Why does the Trout Quartet from Franz Schubert (1797–1828) fit so well with that motto?
With this piece, the listeners can ask themselves, for example: Am I the naive trout that swims into the trap? Am I the fisherman who is doing the damage? Or am I the observer who sees the danger but doesn’t intervene? I find it very interesting to view it as a metaphor for certain current social issues. All three characters can be found in many of us. I think that it is important to take a closer look at ourselves and our actions, to actively learn more, and to act accordingly.
The concert’s location was an unusual one. It took place in the Audi museum mobile with only 30 audience members. What did you find appealing about that?
At this point, we don’t know when we will be able to play in front of a full concert hall again. That makes an infrastructure where we can continue to play music and earn a living extremely important right now.
Of course a livestream concert can’t replace a live concert. But it gives us the chance to continue playing in front of an audience — an audience that is listening and watching, not just from one location, but from around the world. That’s why I was very excited about the Audi Sommerkonzerte. And: chamber music is one of the most intimate forms of playing music. I had really missed that feeling of closeness, trust, and mutual cooperation in music.
Was the physical separation required for social distancing a challenge for you?
Even if its only 1.5 meters: I can’t hear and see my colleagues as well as I usually do. But you get used to it, and I really had a lot of fun.
What opportunities do you think livestreaming classical music offers?
Personally, I really enjoyed the thought that so many people from different countries, in different time zones, were watching us right then. And it’s a chance to reach an audience that might otherwise not feel comfortable coming to a concert hall.
In your opinion, why is it that many people don’t feel comfortable going to a concert hall?
In our industry, there are many longstanding rules and etiquettes that, in my opinion, don’t actually have very much to do with music. Classical music isn’t old. Even if the composers lived a long time ago — we are playing their music now. We hear them now and experience them now. The only things that are musty and outdated are the presentation and the strict rules of etiquette that come along with it: the dress code, or the stipulations about when you’re allowed to clap...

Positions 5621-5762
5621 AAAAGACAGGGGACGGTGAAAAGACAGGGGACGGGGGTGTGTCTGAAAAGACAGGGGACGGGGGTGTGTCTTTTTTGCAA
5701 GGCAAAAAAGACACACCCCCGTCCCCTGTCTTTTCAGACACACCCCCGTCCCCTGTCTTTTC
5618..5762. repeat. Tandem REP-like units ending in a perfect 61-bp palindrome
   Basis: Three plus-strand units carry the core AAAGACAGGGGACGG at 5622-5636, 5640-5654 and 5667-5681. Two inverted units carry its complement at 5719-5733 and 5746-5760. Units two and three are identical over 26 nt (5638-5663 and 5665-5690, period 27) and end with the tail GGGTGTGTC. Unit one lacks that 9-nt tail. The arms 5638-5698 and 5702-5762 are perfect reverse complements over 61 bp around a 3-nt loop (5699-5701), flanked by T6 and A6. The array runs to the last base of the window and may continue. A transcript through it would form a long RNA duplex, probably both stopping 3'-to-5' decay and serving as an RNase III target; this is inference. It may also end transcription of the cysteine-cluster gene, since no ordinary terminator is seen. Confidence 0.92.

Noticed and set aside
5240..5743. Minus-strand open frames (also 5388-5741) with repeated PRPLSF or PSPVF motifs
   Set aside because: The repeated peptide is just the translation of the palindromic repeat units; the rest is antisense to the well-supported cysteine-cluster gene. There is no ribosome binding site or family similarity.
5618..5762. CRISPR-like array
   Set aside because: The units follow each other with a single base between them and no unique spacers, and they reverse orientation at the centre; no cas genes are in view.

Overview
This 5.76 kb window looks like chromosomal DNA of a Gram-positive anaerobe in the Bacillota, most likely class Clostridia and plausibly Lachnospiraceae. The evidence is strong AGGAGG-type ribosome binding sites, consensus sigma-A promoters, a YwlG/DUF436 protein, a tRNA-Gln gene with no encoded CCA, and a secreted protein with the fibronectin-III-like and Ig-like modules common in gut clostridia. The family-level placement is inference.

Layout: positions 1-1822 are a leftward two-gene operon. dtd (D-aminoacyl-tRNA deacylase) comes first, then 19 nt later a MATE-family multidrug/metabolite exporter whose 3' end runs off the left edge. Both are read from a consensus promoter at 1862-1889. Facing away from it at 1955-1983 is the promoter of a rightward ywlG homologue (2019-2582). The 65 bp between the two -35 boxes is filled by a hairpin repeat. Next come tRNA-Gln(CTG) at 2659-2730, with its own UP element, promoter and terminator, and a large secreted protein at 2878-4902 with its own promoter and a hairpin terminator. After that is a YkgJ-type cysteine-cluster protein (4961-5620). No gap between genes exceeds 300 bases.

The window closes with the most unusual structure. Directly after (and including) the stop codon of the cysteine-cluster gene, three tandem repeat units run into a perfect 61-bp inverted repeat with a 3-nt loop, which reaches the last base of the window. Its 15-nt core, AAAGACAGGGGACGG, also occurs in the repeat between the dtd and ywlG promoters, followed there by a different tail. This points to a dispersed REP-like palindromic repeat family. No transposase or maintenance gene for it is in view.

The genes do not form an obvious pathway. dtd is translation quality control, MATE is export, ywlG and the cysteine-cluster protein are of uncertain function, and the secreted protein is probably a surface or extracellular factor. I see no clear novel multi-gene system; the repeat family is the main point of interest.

How could classical music be made more appealing for a younger audience?
As artists, we can actively change the image of classical music with the way we appear on stage, the program design, and our communication with the audience. I want to feel happy and free on stage — which is why I play barefoot — and I want the audience to feel the same way. No one should dictate how the audience should enjoy their music and what they should wear.
This was your second time performing in the Audi Sommerkonzerte since 2005. How did that come about?
Lisa [Batiashvili], the director of the Audi Sommerkonzerte, asked me a few months ago if I would want to play “the Trout” with her in the Sommerkonzerte. I immediately said yes. What Lisa puts together every year, and the variety of wonderful musicians that she brings together, is just great.
Lisa is more than just an incredible musician. She is, most of all, one of the most warm-hearted and unpretentious people I know. I see that in the way that her friends, colleagues, and other people love and value her. And everyone can sense it during rehearsals and concerts. It’s just a different experience for me to get to play with people who I really cherish and have a lot of fun with.